Mathematical Thinking– Mathematical concepts are infused in all areas of the curriculum. Beginning with “Circle Time,” children set out their dot spots and form the circle. Our routine of discussing the weather, adding to the calendar and learning about numbers held in Pelican Pete’s bill help to establish an understanding of number usage and provides practice in counting. Children learn the names of the months, the days of the week and the seasons. Their choices during free play help them gain understanding of position words (over, under, above, on next to, below, beside, behind) and ordinal numbers (first, second, third, etc., last). Even lining up to go outside provides reinforcement of these concepts.

Scientific Thinking– As with most learning, experience and discovery play a large role in the area of scientific thinking. Children enter the room and find a surprise such as a tub of ice, a container of play dough, hand lenses or magnets. They are encouraged to explore what these objects do and how they can interact with them. These experiences coupled with trips outside to gather objects allow the children to ask questions and begin to make sense of the natural world.

Social Studies– As part of the gathering routine, the children identify important symbols of the United States. They face the flag and recite the Pledge of Allegiance. They move and sing along with patriotic songs. They begin to see the value in following rules and why rules are needed. Through discussion and stories the children gain an understanding of families, communities and basic human needs. They have a space for imaginative play where they can assume the roles of various community workers. Visits from special community guests (such as fire and rescue workers) help the children gain concrete understanding of community workers and their jobs. Field trips (such as to a farm or a puppet show) and recreating the First Thanksgiving broaden their understanding of history and of the many jobs held in our communities.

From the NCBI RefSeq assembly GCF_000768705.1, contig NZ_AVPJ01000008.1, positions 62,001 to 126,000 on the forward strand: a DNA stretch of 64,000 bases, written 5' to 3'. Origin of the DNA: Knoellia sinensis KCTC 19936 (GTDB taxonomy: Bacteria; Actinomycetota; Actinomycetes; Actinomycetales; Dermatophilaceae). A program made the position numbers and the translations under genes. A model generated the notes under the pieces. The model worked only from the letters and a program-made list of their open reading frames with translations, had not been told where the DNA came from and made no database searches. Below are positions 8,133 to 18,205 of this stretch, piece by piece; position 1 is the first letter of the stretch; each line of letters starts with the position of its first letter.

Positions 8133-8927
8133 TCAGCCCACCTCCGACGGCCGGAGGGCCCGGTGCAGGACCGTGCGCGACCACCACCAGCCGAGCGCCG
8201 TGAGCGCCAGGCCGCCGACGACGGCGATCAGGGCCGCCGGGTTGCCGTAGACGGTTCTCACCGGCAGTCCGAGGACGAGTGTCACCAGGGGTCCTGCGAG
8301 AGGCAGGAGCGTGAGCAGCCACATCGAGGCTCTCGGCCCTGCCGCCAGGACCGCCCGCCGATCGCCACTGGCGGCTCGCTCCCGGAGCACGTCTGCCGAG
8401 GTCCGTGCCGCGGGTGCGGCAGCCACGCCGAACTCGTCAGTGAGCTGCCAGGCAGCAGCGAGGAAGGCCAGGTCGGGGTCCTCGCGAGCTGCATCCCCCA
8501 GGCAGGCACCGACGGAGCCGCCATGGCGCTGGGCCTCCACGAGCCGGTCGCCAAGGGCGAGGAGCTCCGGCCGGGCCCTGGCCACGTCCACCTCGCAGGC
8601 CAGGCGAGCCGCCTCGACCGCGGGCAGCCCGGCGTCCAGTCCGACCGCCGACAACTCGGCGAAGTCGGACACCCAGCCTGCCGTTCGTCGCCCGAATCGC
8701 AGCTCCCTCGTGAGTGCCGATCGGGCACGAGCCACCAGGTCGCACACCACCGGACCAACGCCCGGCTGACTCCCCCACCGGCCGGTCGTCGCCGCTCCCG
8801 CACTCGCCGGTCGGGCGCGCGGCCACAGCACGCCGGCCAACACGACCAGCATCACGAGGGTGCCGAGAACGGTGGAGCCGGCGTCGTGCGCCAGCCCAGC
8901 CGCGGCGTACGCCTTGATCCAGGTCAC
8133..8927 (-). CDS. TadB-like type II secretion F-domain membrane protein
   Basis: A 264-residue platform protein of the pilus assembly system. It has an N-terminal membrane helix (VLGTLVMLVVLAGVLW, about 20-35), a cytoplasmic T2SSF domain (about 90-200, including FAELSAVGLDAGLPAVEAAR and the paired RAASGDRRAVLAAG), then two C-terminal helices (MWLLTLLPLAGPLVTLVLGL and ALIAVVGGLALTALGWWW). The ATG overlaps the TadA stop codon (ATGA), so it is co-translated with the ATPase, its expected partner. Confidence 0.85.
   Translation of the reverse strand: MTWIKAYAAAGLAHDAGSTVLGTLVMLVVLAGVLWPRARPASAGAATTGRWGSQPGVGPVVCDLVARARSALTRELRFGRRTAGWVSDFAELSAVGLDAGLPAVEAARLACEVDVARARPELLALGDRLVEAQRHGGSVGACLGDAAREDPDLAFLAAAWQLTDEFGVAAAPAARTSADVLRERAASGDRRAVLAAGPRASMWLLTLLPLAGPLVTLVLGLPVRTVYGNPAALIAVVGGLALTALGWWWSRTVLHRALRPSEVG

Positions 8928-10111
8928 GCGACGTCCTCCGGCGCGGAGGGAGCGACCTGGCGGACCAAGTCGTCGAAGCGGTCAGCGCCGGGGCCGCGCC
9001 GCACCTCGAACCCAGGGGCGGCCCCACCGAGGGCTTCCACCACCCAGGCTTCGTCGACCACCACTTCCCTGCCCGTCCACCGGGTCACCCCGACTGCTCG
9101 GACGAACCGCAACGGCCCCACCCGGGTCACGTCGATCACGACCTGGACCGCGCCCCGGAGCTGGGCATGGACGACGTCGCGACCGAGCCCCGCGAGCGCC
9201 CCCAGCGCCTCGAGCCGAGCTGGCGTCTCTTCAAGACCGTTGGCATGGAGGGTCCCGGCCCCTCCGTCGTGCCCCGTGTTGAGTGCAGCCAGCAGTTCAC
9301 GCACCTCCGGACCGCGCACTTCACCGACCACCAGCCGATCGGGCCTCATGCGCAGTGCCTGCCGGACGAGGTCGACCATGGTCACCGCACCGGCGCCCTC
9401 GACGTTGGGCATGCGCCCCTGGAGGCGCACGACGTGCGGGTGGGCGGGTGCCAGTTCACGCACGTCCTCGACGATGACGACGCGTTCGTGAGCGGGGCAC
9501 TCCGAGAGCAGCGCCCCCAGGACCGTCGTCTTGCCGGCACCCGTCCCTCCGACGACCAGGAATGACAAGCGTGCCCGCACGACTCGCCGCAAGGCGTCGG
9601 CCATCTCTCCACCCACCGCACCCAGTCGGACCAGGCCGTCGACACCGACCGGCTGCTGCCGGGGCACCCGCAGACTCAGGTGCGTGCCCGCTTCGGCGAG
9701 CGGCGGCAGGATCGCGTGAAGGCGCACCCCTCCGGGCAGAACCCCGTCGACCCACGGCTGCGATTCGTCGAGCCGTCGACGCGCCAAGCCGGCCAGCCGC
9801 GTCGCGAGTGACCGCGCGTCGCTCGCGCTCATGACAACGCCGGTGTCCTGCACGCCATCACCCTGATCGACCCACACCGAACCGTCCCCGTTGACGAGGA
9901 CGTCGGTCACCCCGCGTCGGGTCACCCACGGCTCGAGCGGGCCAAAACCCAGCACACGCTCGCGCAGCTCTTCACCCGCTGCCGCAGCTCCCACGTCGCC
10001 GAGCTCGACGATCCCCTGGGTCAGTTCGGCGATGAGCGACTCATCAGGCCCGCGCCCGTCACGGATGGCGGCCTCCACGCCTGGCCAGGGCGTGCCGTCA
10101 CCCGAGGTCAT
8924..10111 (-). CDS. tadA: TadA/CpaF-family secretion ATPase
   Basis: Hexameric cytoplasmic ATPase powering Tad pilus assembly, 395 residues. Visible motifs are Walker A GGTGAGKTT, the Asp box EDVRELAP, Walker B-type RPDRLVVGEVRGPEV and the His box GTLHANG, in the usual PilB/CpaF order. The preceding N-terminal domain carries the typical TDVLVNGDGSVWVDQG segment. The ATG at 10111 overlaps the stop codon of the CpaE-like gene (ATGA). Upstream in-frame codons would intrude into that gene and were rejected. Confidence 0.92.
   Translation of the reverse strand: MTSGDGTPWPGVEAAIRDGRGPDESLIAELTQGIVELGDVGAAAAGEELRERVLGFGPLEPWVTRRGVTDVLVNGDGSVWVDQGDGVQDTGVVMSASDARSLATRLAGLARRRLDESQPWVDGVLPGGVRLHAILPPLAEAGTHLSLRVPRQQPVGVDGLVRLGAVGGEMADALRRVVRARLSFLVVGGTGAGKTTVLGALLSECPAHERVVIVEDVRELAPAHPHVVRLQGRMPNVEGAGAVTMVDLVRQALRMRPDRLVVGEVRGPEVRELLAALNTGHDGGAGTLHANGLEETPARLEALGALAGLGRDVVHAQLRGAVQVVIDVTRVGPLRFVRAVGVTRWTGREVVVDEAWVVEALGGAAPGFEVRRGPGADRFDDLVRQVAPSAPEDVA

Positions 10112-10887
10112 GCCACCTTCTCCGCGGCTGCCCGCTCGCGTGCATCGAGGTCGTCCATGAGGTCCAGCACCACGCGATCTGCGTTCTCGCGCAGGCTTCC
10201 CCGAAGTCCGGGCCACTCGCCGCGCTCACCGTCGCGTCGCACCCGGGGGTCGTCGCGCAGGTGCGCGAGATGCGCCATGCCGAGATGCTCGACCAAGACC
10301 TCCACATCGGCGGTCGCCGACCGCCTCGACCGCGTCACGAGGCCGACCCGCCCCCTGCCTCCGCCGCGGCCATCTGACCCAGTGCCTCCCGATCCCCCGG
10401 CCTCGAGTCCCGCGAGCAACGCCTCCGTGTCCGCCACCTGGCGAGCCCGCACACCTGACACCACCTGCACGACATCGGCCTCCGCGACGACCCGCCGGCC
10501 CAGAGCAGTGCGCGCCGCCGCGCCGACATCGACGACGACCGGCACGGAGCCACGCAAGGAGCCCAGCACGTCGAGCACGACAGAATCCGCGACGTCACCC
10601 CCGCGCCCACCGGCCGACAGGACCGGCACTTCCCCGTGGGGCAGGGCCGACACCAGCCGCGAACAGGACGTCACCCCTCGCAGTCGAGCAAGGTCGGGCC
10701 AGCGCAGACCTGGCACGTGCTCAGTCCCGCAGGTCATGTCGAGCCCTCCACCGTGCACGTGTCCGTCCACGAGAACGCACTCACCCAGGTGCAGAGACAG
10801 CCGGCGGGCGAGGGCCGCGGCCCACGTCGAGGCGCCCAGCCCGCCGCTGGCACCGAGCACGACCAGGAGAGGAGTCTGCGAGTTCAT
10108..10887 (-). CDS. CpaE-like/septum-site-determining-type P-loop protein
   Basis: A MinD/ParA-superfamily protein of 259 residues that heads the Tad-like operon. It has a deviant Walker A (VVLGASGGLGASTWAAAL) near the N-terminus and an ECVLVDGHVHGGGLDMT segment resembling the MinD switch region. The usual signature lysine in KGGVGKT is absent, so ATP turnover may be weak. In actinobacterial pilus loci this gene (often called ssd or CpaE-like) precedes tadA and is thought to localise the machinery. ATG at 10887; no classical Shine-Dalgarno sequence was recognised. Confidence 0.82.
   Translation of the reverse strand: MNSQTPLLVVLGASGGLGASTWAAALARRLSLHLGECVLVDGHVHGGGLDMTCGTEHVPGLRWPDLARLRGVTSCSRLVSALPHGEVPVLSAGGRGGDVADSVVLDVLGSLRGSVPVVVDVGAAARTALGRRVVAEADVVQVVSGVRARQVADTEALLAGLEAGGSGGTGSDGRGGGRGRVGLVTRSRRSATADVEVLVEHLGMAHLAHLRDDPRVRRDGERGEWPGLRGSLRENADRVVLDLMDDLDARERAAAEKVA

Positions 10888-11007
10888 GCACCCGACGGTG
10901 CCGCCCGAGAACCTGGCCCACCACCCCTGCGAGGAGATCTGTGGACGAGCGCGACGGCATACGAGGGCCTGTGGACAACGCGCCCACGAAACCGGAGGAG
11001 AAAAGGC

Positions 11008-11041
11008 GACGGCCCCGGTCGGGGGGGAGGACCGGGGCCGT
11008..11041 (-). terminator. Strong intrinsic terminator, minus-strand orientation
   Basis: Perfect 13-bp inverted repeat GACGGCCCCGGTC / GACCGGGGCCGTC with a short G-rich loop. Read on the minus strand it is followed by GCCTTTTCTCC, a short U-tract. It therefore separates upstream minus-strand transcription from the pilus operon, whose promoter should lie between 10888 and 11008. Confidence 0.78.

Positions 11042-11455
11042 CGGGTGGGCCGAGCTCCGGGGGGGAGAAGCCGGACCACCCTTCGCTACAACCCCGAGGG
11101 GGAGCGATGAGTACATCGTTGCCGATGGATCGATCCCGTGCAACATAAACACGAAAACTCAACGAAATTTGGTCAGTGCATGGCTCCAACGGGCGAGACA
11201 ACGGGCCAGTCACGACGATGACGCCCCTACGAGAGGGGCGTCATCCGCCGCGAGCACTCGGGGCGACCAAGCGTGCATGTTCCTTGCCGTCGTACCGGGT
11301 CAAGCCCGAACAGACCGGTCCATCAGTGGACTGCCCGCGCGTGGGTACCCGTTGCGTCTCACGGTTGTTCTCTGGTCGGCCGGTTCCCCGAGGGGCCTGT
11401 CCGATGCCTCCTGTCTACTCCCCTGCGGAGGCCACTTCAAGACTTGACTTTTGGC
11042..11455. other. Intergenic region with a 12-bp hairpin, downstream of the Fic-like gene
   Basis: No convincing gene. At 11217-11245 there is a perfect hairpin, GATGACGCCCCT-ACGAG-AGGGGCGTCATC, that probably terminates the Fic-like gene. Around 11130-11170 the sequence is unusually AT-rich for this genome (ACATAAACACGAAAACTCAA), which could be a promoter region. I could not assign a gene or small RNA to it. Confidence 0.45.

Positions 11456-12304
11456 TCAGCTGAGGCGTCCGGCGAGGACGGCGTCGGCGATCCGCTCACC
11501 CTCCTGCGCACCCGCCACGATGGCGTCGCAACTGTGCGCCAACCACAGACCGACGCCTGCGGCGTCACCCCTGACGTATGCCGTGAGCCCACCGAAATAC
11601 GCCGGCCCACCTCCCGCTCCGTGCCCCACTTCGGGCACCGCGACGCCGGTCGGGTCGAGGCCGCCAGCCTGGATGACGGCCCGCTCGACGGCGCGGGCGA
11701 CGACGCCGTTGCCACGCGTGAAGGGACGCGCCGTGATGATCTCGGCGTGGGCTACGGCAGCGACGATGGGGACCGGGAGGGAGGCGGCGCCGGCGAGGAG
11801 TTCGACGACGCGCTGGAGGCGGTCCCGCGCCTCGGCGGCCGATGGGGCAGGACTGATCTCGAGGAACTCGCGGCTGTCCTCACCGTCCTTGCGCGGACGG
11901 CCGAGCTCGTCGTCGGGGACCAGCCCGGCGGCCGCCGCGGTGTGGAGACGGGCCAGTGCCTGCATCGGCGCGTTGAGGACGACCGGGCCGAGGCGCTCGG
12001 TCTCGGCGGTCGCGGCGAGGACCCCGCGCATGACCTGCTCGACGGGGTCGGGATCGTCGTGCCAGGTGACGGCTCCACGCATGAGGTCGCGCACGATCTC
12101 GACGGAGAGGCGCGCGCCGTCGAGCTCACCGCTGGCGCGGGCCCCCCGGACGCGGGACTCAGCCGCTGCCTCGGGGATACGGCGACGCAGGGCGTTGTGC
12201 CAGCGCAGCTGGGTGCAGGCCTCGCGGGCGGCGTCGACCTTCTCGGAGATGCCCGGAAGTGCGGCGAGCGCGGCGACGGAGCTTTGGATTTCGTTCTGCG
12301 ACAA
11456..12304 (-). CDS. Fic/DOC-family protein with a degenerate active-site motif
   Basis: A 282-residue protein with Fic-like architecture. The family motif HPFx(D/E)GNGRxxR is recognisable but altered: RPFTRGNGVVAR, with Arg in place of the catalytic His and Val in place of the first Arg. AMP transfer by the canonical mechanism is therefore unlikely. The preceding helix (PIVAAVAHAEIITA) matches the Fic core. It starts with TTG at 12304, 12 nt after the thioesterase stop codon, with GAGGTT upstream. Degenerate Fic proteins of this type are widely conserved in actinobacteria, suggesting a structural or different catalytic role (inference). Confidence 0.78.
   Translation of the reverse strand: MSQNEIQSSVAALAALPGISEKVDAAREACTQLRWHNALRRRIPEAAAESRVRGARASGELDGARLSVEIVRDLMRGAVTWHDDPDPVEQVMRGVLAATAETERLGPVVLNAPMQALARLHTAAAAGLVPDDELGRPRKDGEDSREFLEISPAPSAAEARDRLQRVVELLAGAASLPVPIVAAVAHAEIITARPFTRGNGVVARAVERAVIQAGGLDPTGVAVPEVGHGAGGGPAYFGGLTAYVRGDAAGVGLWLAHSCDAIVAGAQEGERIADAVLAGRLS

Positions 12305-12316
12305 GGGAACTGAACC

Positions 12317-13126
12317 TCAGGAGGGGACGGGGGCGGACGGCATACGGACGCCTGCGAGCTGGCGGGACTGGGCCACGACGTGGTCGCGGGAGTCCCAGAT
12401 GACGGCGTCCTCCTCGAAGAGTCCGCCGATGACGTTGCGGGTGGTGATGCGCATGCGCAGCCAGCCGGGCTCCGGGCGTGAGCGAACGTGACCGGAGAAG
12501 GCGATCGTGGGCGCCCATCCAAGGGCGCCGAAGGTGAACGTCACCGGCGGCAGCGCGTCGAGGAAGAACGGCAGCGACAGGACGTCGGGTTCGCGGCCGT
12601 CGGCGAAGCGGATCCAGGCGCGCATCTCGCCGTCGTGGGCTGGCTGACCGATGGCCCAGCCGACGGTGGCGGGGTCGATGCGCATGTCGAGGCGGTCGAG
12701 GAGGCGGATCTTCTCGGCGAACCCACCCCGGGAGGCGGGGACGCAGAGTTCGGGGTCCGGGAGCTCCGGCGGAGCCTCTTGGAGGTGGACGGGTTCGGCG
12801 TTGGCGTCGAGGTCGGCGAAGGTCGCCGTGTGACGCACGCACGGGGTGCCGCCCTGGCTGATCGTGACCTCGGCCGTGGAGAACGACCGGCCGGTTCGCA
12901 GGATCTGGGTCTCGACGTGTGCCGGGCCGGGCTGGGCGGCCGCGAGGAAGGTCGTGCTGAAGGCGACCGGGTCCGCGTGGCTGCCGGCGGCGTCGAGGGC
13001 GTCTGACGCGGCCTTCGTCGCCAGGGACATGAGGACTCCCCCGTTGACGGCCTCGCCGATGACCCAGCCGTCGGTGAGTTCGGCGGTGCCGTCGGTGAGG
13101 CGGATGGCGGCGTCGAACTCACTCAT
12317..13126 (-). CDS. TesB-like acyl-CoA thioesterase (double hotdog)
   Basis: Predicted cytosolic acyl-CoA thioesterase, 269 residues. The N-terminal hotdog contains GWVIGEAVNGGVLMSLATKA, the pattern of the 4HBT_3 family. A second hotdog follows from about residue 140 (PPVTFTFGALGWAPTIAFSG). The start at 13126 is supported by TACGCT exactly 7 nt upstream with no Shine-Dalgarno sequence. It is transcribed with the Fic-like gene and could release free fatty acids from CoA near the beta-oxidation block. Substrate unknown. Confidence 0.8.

Art and Music– No PreK program would be complete without including art and music in the curriculum. The arts provide many opportunities for the children to express themselves freely, as well as to internalize some of the other instruction that takes place. Development of fine motor skills is accomplished through drawing, coloring, gluing, painting, cutting and working with play dough. Through music they experiment with rhythms and learn simple songs. They dance, clap and sometimes jump as they listen to various genres of music. Art and music are integrated throughout.

Physical Development– Every day the children have either outside play or time in the gym. They enjoy the playground equipment which allows them time for gross motor activity. Running, playing with balls, using the swings and other guided activities help develop muscles and a sense of left-right and hand-eye coordination. Healthy snacks and hand washing help the children learn about nutrition, staying healthy and keeping their bodies fit.